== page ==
The Philippine government recently has been under intense local and international criticisms for the unabated extrajudicial killings of mostly activists and journalists since Gloria Macapagal-Arroyo ascended to power in 2001. On its 1983 report about Political Killings by Governments, Amnesty International (AI), an international organization that works for the protection of human rights, defines extrajudicial killings as those killings “committed outside the judicial process and in violation of national laws and international standards forbidding the arbitrary deprivation of life” (pp. 5-6). It would be recalled that only in June 2006 that the Philippines repealed its death penalty law. Therefore prior to June 2006, the Philippine government had judicial killings sanctioned by the death penalty law of the state. The extrajudicial killings referred to by AI are also alternatively called political killings because they are deliberate and directed to neutralize or silence opposition members. To substantiate its allegation on the rising extrajudicial killings, AI (2006) documented 51 extrajudicial killings in the Philippines for the first six months of 2006 and 66 killings in the whole of 2005. It estimated that for the whole year of 2006, the numbers of killings ranged from at least 61 to 96 incidents. This disturbing high number of killings in 2006 could be attributed to the Arroyo government’s February 16, 2006 -declaration of an all-out war against the New People’s Army (NPA), the armed wing of the Communist Party of the Philippines. Moreover, on February 22, 2007, a news report from the online edition of The Independent, a newspaper in United Kingdom, revealed that according to a local human rights group, Karapatan, at least 832 people were either killed or declared missing since Arroyo assumed the presidency in 2001. In the weekly Philippine Daily Inquirer’s (PDI) Talk of the Town for July 22, 2007, it quoted Karapatan’s last count of extrajudicial killings which is currently pegged at 863 deaths. These killings captured headlines and international attention in 2005 and 2006 when successive and patterned killings and disappearances of unarmed activists and non-combatants known to be critical of the Arroyo government were reported.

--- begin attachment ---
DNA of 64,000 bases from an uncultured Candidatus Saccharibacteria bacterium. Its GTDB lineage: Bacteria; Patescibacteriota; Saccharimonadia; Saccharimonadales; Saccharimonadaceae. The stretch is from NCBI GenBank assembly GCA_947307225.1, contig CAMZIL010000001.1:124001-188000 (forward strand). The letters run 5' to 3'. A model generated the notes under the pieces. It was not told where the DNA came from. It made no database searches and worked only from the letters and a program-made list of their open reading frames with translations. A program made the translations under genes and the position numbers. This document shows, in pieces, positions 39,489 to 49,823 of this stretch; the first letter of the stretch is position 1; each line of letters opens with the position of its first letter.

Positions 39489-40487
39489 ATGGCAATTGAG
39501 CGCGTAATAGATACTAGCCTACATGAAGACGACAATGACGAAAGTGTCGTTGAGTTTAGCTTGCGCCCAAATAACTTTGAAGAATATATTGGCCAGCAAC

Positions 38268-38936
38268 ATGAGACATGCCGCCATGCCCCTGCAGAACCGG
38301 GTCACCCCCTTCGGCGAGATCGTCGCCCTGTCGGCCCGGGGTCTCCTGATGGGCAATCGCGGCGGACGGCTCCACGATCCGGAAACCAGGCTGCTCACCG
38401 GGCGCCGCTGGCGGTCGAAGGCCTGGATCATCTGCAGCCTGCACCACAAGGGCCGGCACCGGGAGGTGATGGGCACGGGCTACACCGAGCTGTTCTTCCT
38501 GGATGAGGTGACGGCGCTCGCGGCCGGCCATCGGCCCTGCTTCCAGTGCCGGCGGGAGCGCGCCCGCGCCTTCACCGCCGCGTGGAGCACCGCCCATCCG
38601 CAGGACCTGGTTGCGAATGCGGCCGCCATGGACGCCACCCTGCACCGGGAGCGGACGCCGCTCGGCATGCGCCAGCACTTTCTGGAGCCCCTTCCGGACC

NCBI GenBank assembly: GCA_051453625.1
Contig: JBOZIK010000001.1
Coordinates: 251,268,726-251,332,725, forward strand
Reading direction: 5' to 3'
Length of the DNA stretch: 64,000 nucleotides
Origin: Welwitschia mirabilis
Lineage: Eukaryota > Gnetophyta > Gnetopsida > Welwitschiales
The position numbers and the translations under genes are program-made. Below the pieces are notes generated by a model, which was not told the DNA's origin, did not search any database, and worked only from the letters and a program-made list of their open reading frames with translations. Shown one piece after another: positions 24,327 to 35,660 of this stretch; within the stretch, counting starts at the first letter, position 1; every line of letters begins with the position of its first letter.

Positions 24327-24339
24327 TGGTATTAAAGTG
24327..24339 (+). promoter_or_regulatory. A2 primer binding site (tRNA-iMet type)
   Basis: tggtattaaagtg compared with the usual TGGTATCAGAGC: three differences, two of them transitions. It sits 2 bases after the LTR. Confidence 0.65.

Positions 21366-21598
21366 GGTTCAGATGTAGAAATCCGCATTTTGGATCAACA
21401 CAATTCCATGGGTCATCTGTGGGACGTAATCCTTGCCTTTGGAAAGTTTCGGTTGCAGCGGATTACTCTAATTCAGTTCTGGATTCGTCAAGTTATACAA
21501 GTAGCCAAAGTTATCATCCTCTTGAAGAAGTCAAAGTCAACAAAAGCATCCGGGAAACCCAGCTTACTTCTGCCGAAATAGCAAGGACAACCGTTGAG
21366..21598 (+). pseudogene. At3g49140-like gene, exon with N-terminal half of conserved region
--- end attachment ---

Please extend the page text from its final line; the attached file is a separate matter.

The same 1983 AI report on political killings by government, drawing from the 1982 International Conference on Extrajudicial Executions in the Netherlands, identified the “preconditions” or indicators of political killings and other human rights violations by governments. These possible preconditions are “the imposition of a state of emergency, martial law, or other states of exception; the occurrence of other human rights violations such as irregular arrests and detentions, ‘disappearances’ and torture; the identification of certain groups as ‘enemies;’ claims of ‘encounters’ with armed groups resulting in deaths” (p. 103). Prophetic as the report might be, these preconditions or indicators of the killings existed in 2006.